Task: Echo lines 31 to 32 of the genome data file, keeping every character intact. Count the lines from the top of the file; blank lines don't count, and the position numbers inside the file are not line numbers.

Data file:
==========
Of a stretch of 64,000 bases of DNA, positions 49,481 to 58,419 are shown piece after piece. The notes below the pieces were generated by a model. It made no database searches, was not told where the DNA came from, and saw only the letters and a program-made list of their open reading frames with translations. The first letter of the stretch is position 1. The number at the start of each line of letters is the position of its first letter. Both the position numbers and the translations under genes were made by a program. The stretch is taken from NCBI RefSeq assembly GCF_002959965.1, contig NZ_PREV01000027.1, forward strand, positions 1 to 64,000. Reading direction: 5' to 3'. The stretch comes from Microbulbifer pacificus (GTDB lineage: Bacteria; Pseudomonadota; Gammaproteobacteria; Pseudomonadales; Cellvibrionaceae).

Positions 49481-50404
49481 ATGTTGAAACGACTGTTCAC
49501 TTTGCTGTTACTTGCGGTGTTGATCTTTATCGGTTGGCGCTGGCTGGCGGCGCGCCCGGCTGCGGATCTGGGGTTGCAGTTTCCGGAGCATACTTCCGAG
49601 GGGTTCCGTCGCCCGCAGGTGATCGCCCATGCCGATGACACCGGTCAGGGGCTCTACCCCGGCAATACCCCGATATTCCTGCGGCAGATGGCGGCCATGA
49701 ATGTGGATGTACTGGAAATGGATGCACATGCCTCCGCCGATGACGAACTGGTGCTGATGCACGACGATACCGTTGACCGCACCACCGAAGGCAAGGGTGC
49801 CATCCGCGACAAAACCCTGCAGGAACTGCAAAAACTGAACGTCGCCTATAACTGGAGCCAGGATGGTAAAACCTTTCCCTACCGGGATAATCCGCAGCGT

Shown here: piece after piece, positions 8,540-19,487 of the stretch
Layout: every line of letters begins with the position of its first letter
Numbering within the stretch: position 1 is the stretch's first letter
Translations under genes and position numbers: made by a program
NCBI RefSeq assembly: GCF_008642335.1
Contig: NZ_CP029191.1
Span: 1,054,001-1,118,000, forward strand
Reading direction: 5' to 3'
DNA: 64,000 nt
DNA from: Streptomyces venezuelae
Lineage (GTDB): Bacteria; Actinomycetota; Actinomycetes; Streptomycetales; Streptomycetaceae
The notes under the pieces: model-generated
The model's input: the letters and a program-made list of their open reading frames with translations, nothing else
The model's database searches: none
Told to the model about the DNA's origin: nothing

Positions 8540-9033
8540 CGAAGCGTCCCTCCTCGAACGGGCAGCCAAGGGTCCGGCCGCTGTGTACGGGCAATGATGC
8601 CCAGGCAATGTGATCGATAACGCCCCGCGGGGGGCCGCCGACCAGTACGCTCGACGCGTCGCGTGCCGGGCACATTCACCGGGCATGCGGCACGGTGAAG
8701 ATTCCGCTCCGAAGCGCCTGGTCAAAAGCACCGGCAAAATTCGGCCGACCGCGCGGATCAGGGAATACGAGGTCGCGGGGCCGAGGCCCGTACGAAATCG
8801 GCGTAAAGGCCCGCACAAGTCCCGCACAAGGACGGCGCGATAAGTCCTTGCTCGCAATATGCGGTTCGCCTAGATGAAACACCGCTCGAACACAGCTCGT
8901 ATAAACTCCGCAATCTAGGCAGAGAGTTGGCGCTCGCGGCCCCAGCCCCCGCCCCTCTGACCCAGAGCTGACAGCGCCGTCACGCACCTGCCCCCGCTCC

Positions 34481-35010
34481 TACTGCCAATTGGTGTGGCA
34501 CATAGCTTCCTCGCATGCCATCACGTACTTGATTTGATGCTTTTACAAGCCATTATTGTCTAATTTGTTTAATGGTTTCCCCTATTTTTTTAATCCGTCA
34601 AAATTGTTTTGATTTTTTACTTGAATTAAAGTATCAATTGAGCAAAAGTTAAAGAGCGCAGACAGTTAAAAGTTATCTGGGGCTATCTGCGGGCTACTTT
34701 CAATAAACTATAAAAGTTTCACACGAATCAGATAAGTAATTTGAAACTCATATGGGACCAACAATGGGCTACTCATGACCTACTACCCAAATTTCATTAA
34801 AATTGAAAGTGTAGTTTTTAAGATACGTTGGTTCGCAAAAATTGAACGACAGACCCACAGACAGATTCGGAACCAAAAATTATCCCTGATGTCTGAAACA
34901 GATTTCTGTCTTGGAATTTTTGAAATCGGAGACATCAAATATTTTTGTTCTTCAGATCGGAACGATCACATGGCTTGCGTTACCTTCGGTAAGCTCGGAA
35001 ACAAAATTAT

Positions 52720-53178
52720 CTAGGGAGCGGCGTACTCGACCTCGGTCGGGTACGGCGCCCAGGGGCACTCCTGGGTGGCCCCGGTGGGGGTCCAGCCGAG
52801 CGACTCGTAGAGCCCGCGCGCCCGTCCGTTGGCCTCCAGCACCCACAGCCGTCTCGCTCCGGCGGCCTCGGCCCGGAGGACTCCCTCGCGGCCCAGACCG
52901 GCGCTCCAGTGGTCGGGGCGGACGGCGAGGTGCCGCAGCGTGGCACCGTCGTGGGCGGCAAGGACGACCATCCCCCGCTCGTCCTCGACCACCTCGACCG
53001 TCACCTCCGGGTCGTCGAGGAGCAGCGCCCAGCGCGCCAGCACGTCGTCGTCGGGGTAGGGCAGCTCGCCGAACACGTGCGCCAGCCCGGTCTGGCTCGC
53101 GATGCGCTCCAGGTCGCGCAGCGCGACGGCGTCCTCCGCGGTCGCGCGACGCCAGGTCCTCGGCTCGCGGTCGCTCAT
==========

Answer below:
34501 CATAGCTTCCTCGCATGCCATCACGTACTTGATTTGATGCTTTTACAAGCCATTATTGTCTAATTTGTTTAATGGTTTCCCCTATTTTTTTAATCCGTCA
34601 AAATTGTTTTGATTTTTTACTTGAATTAAAGTATCAATTGAGCAAAAGTTAAAGAGCGCAGACAGTTAAAAGTTATCTGGGGCTATCTGCGGGCTACTTT